the elevator scene analysis

so here’s my over-analysis on the elevator scene that nobody asked for. i hope you’re ready for Keith being a pining little shit

so Lance decides to check out the pool. of course he would! he grew up on the beach and is the guardian spirit of water. that’s totally something he’d be all over. he loves swimming.

so it’s kinda interesting that Keith of all people would also want to go swimming. he’s the polar opposite of Lance, he’s the fire paladin. water isn’t really his thing tbh? (doesn’t mean he can’t enjoy swimming though, but you get what i mean)

while it could just be coincidental that he decided to go check out the pool at the same time Lance did, i get the feeling Keith found out Lance was going swimming and wanted to join him but pretended that he didn’t know what Lance was doing ‘cause he doesn’t wanna make it obvious that there’s something else he wants to check out

what do you mean “what do you think you’re doing?” Keith??? he’s wearing swim trunks and a towel and is on the same elevator as you how can you not make the obvious conclusion that he’s going swimming???? you’re a terrible liar 

okay look, i know how i get when i have a crush on somebody. i will find literally any excuse to be around them, but will try to downplay it and make it seem like i totally don’t care. i’d recognize that kinda behavior anywhere. and Keith? totally trying to downplay it right now. “i just so happened to want to go swimming at the same time my crush did and stopped him in the elevator before he could go without me but pffsh i totally am NOT trying to find an excuse to be around him. i’ll prove it by making sure he knows we will be on opposite ends of the pool and i’m totally not interested in being around him!”

okay Keith, i think we get the point ;D (the way he says this line sounds so forced like he’s trying not to make things awkward oh my god)

if you go back and watch this scene, Keith looks over at Lance first. probably because he just realized he got stuck in an elevator, with his crush, while wearing bathing suits. the first thing running through his mind right now is probably “hHOL YSsHIT”

Lance looks over at Keith like “are you fucking kidding me right now” 

and Keith is like “shit gotta keep acting like this is the opposite of the best day of my life”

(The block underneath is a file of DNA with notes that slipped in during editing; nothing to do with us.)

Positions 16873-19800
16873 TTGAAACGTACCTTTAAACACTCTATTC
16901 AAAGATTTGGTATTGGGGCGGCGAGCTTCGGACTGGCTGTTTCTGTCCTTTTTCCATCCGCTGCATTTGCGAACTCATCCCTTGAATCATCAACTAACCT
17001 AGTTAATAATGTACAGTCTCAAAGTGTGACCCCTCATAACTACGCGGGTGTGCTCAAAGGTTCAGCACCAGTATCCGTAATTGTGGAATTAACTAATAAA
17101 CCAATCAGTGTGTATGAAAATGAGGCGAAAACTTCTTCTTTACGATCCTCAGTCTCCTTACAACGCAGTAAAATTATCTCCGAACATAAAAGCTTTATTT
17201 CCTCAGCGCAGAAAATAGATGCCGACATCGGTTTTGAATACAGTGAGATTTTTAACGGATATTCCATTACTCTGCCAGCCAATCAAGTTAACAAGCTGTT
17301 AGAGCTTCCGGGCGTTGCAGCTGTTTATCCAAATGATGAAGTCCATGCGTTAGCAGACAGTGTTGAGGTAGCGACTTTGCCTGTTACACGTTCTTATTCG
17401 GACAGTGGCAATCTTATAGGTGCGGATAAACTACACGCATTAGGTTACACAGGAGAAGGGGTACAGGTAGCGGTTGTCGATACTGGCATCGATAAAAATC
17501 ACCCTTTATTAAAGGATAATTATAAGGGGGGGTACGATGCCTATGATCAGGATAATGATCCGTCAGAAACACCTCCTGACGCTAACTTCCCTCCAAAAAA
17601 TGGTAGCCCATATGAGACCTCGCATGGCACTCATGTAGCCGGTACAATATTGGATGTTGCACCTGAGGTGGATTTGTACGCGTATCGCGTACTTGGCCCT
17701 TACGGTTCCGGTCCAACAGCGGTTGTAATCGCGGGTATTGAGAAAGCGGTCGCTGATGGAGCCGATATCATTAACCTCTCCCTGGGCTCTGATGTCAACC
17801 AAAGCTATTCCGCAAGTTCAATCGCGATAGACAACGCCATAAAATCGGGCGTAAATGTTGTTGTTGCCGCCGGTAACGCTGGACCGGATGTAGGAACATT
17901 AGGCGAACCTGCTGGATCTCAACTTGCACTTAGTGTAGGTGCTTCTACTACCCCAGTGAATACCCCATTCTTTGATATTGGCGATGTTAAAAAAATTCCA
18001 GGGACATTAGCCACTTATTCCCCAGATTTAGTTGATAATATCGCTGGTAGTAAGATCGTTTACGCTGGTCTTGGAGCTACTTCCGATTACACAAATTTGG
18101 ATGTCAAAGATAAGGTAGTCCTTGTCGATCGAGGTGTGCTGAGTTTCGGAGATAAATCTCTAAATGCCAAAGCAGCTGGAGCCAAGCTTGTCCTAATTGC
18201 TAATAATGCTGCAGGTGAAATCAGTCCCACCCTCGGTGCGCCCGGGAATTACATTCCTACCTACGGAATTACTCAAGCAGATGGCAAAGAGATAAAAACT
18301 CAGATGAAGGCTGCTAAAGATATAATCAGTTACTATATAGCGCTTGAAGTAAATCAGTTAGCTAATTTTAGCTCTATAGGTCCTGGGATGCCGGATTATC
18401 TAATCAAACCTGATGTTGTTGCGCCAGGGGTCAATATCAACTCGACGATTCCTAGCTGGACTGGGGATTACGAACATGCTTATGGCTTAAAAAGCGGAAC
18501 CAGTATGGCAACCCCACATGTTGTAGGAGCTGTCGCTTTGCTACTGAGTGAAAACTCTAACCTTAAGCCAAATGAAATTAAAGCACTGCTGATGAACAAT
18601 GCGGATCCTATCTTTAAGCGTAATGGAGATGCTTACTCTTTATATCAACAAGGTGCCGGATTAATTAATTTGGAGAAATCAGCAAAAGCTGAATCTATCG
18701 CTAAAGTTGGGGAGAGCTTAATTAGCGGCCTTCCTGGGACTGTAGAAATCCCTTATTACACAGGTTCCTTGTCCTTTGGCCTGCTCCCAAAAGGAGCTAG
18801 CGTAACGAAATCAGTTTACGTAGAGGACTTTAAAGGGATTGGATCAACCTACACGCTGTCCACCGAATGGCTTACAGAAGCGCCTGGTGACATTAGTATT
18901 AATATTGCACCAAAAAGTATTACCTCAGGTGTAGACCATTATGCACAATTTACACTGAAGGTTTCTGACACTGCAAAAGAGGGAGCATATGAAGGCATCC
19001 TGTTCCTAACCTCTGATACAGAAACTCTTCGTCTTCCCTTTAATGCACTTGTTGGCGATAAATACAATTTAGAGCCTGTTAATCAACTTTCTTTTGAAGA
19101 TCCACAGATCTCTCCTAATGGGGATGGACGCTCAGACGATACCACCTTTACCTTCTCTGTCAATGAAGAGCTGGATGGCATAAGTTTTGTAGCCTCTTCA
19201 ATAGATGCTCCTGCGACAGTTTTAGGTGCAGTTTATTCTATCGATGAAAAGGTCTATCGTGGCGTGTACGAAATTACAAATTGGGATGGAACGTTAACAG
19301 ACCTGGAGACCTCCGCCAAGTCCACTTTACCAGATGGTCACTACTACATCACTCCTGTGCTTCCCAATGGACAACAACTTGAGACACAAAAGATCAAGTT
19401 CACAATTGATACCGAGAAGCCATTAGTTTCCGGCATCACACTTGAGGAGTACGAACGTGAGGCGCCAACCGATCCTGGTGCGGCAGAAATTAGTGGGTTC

so anyways we cut back to this scene after a brief moment with Pidge and Hunk, and while i bet Keith would come up with any excuse to get close to Lance, i like to think it was Lance’s idea to crawl up the elevator shaft like this. he’s the kind of person who would come up with crazy ideas like this if he was that determined to get to the pool. i have absolutely no doubt Keith was internally screaming the whole time.

he proceeds to bicker with Lance like usual and they shove each other. if you look closely after Keith shoves Lance back though, you’ll notice he keeps leaning against Lance more than before. probably ‘cause he’s secretly enjoying the physical contact

lmao

poor Lance, he just wants to go swimming. let the dolphin boy swim

Keith: this is literally one of the best things that has ever happened to me don’t ruin it

Keith spots the vent shaft and they finally get out of there

listen, i don’t know if it was just intentional but it seriously looks like these two aren’t looking in the same direction. Lance is looking up at the vent shaft like “finally, thank god” whereas Keith looks like he’s just staring at nothing in particular, probably thinking to himself “well this was exciting but now we get to go swimming which is gonna be even better. nice”

tl;dr: Keith found out Lance was going swimming so he wanted to as well but pretended like it was just a coincidence, and totally was secretly enjoying the fact that he got trapped in an elevator with his crush. and based on all the pining!Keith evidence we have so far, i don’t see why this can’t be the case.

Teachers must ditch ‘neuromyth’ of learning styles, say scientists

Teaching children according to their individual “learning style” does not achieve better results and should be ditched by schools in favour of evidence-based practice, according to leading scientists.

Thirty eminent academics from the worlds of neuroscience, education and psychology have signed a letter to the Guardian voicing their concern about the popularity of the learning style approach among some teachers.

They say it is ineffective, a waste of resources and potentially even damaging as it can lead to a fixed approach that could impair pupils’ potential to apply or adapt themselves to different ways of learning.

The group opposes the theory that learning is more effective if pupils are taught using an individual approach identified as their personal “learning style”. Some pupils, for example, are identified as having a “listening” style and could therefore be taught with storytelling and discussion rather than written exercises.

The academics say the learning style approach is ineffective, a waste of resources and potentially even damaging. Photograph: Alamy Stock Photo

my prediction about the clary/simon/jace love triangle in 2b, based on factual evidence and my super powers:

jace is gonna be nice yk tell clary they’re not related, that he respects her relationship with simon and wouldn’t wanna ruin it, play a little reverse psychology on her, and then clary is gradually gonna be like ‘well shit i kinda want him back now that he’s not my brother’ and at some point in the near future her and simon are gonna break up and clary is gonna run to jace thinking that’s what he wanted all along, but what she doesn’t know is that his plan TO STEAL HER BOYFRIEND WORKED and then jace and simon kiss and everyone is happy the end :)